Development of novel melt-spun nanocomposite fibers
Polymer nanocomposites are derived by incorporating nanoparticles into a bulk polymer. The resulting composite materials often have exceptional physical properties compared to the bulk material alone.1, 2 Recent interest for novel properties in functional textiles has spurred research dedicated to the conversion of polymer nanocomposite systems into fibers using the efficient and versatile melt-spinning process. However, industrial implementation of synthetic nanocomposite fibers has been impeded by serious issues during melt-spinning. For example, increased melt viscosity, agglomeration of the nanoparticles, blockage, and frequent breaking of the fibers during winding have prevented their industrialization. Inclusion of layered silicates, cage-structured silicone, and carbon nanotubes into host polymers has found varying degrees of success to improve fiber properties, such as tensile strength, dyeing ability, fire performance, shielding, and electrical conductivity.3–5 Similarly, specific interactions between the components in ternary polymer nanocomposites and unique synergistic effects in properties have been demonstrated with various classes of nanoparticles.6–8 Here, we use a semi-industrial process to melt-spin a number of complex multi-phase nanocomposite systems into fibers.
Melt-spinning is the process by which a molten polymer flows through the multiple orifices of a spinneret before being rapidly cooled and drawn into fibers. The drawing process induces alignment of the molecules along the fiber axis (i.e., molecular orientation) and crystallization, which in turn increases the modulus and tenacity of the fibers. After air cooling and crystallization of the polymer, the multifilament bundle is passed through a godet roller system consisting of several cold and heated rolls (see Figure 1). In sequence, the bundle is passed through two cold rolls (R2), two induction-heated rolls (R3), and two final cold rolls. The fibers are then wound onto a bobbin. The speeds achieved by the extruder can be varied, and the draw ratio—defined here as the velocity of R3:R2—affects the properties of the resultant fibers.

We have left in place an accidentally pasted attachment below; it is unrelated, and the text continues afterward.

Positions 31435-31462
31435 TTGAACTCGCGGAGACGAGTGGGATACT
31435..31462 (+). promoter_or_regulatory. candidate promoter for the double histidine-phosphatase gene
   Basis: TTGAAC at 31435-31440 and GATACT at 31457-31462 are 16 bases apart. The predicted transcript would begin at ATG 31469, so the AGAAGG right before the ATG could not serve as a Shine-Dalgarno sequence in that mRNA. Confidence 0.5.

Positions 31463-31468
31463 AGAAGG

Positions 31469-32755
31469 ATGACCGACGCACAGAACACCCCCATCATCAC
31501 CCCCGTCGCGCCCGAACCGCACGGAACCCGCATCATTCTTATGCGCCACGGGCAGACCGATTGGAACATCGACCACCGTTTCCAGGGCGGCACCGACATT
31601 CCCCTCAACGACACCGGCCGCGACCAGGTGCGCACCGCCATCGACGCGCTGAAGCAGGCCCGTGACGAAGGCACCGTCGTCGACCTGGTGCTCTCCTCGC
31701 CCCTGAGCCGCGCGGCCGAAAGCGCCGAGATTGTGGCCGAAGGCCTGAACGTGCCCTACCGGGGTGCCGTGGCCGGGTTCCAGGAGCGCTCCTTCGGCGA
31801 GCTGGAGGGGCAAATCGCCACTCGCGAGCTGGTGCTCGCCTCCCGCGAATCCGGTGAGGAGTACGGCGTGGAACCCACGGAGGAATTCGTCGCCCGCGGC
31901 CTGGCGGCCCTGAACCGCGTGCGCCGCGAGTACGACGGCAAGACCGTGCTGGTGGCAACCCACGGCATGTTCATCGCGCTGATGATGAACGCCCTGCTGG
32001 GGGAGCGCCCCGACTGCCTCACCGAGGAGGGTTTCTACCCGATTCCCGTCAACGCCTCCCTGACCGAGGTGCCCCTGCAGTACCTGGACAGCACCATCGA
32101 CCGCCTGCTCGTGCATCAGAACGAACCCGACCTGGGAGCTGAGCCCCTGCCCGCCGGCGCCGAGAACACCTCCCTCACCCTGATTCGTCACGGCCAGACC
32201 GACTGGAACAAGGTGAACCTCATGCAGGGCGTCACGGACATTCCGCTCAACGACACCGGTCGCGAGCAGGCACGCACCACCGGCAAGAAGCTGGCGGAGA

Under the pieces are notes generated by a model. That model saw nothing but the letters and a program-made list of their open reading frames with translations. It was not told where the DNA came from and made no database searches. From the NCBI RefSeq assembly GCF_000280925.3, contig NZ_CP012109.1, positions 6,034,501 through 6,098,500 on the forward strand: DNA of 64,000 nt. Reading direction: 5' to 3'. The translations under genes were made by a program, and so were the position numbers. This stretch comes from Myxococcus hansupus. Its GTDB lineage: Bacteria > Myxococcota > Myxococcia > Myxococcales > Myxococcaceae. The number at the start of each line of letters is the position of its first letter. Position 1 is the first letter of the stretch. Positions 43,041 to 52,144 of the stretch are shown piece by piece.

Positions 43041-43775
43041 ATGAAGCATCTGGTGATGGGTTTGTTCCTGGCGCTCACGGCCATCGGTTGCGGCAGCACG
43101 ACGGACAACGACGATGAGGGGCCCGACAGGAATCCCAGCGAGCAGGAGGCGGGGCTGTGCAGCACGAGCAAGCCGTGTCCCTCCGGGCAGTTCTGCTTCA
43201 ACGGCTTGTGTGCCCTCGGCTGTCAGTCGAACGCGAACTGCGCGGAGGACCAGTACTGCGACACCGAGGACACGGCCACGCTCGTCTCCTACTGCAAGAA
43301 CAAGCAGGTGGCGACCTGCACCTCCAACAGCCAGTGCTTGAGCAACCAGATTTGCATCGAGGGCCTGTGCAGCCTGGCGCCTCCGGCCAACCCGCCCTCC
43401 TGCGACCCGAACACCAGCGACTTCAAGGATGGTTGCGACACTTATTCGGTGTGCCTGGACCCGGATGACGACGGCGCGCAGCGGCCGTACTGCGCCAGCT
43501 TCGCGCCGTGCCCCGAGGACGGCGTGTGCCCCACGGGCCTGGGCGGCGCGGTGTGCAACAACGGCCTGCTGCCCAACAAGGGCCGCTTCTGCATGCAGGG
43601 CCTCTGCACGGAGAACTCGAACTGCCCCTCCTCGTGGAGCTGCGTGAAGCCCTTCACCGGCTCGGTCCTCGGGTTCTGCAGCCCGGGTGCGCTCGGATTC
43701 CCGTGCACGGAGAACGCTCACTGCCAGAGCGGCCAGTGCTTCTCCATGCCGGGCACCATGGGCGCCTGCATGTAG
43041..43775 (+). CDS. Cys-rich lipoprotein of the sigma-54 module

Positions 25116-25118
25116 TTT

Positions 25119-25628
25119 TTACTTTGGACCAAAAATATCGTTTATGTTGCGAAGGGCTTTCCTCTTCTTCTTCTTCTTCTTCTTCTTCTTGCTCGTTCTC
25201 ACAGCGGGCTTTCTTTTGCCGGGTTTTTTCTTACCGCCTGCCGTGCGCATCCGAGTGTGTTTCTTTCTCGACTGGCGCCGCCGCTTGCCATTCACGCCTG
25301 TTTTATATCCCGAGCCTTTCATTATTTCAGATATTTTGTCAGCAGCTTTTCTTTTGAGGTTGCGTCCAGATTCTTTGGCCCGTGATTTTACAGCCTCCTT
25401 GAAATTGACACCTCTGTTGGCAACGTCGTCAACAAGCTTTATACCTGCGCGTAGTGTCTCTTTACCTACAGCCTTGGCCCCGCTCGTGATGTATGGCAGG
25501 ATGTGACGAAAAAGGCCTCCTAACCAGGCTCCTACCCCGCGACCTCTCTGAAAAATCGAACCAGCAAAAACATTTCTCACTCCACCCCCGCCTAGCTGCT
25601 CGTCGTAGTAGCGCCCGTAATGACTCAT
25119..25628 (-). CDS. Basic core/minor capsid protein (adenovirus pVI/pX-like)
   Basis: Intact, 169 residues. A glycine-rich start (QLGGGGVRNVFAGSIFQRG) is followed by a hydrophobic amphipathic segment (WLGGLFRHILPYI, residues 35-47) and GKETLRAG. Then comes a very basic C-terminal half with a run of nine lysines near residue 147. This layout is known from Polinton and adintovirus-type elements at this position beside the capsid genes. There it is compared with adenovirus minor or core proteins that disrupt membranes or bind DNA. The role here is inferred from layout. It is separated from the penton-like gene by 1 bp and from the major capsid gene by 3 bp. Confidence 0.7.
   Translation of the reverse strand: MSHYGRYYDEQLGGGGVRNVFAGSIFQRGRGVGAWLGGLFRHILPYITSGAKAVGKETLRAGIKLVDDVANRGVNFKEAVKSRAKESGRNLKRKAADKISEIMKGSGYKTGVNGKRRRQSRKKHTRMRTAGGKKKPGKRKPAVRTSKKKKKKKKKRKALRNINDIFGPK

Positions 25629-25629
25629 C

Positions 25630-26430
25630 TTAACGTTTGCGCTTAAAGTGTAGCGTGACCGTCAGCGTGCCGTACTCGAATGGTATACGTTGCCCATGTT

We began by developing a number of binary and ternary nanocomposite systems based on nylon 6 using a melt-compounder. Specifically, we compounded nylon 6 with a nano-structured cage silicon (polyhedral oligomeric silsesquioxanes, POSS), a layered-type silicate (montmorillonite, MMT), and a combination of the two nanoparticles (see Figure 2). We evaluated the ability of these systems to be melt-spun into fibers at various draw ratios (between 1:2 and 1:3). We successfully produced a range of fully orientated fibers of nylon-6 nanocomposites.9 From a manufacturing perspective, we found that most of our nanocomposite fibers processed well, despite observing some processing difficulties—such as breakage—at high draw ratios. This is likely an indication of weakened polar bonds at the nylon-6/nanoparticle interface, a result of high stresses in the drawing process. Alternatively, the presence of agglomerates in the fiber may act as stress concentration sites to induce breakage.